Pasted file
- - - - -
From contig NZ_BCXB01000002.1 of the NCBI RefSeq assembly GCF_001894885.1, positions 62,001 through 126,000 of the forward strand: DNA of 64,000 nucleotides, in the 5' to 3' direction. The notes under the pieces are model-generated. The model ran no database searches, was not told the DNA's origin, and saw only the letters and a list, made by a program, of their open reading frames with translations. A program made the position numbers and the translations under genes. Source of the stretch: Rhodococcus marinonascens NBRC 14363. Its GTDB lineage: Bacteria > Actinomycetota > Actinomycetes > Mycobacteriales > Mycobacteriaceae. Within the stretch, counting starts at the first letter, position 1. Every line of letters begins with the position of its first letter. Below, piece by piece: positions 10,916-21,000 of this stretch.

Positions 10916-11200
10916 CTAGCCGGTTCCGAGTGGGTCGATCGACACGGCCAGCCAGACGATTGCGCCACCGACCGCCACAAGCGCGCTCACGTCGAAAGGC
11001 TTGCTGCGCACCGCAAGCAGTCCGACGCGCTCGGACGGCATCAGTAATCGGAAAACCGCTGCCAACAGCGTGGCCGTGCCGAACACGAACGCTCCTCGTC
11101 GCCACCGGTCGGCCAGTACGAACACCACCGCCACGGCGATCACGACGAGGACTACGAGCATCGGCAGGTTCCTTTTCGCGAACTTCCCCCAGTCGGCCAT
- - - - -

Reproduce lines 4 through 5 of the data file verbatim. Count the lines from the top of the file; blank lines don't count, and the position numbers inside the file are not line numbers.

11001 TTGCTGCGCACCGCAAGCAGTCCGACGCGCTCGGACGGCATCAGTAATCGGAAAACCGCTGCCAACAGCGTGGCCGTGCCGAACACGAACGCTCCTCGTC
11101 GCCACCGGTCGGCCAGTACGAACACCACCGCCACGGCGATCACGACGAGGACTACGAGCATCGGCAGGTTCCTTTTCGCGAACTTCCCCCAGTCGGCCAT